April 15th, 2013

DIY Financial Freedom: A Step-by-Step Guide

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DIY Financial Freedom: A Step-by-Step Guide | Credit Karma Blog

The first dollar you make.

A trip around the world.

That movie where aliens blow up the White House.

However you define independence, we’re all working toward it. (Well, Will Smith has the aliens covered.) Some of us are independent from a young age, babysitting to pay for a puppy or cooking dinners for siblings. Some of us don’t work a single day until our twenties. Since my parents immigrated to America, they wanted to give me and my brother an easier life, protecting us from hard work growing up. As a kid, why would I complain? No chores? Sweet!

Unfortunately, this handholding not only meant I didn’t know how to do my own laundry, but it also made me lazy. With my parents providing a cushion for late-night Dairy Queen runs during college, I didn’t take full responsibility for my money. After graduation, I wanted to do something about my financial picture, but it wasn’t until I found a full-time job eight months later that I could really put my money where my mouth was.

Even so, I’m still figuring out how to take charge of my finances. If you’re in the same boat, let’s take a look at how we can both navigate the tricky path toward achieving financial independence.

Dream

Define what being financially independent means to you. Think big. Then bring it back down to Earth and narrow down what you can achieve with your current situation. Your definition of financial freedom is going to look different if you’re starting your first job or ending a marriage. At this point in my life, financial independence means paying for the things that I want and not feeling guilty about it. I also want to handle expenses that I just assumed my parents would pay for in the past, like my phone bill. To you, financial independence may mean buying a car, earning your first paycheck, or grabbing the check when you go out with friends.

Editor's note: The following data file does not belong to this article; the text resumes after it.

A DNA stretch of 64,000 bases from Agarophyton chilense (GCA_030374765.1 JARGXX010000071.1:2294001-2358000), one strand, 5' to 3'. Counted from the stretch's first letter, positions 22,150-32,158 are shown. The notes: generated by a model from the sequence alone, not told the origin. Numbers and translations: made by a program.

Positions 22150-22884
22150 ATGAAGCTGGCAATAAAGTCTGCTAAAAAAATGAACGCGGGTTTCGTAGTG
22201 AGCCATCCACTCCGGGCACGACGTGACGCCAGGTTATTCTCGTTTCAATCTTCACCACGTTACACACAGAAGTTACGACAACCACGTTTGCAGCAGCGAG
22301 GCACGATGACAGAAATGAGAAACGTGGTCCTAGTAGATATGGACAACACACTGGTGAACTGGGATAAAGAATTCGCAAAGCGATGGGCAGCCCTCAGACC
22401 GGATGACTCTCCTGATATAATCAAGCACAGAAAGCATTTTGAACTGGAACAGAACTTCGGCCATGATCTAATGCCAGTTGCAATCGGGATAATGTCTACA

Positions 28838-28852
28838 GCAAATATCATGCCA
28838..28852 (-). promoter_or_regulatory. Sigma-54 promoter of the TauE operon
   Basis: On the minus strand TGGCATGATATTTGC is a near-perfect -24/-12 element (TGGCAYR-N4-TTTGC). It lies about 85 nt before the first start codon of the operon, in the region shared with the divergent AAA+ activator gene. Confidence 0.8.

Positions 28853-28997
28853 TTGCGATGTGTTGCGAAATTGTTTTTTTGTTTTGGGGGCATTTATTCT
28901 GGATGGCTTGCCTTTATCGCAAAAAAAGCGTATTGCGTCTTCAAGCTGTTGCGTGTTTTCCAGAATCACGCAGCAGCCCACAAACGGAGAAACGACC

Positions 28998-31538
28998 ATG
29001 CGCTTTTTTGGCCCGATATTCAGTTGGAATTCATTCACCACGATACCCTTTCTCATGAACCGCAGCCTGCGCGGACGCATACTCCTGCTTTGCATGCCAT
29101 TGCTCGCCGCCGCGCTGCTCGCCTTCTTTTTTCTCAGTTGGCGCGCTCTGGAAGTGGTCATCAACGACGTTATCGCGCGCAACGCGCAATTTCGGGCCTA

Take the time to consider what actions will make you feel like you only answer to yourself. Set goals if that gets you going, or just envision the first step that’ll make you grin and feel like you’ve got this. When you’ve nailed your definition, write it down and detail how you’re going to get there. Putting pen to paper (physical or digital) will solidify your urges and keep you on track.

Act

When I got back on the workhorse, I told my parents I would start paying for my phone. I never did. Several months later, I finally looked at the phone bill, calculated my share, set a reminder in my calendar, and went to the ATM. It felt good seeing the look of surprise on my dad’s face when I handed him a wad of 20s.

It isn’t enough to say, “Okay, I’m going to pay for my own health insurance and cable bills.” You have to put the pressure on yourself to deliver. Make the process quick; that way, you can’t get out of things as easily!

If your goal is a little bigger, break it down but make sure you don’t chop it up into a billion steps. You’ll never finish. Set a date for when you will accomplish X amount of baby steps, and you’ll breathe a little easier.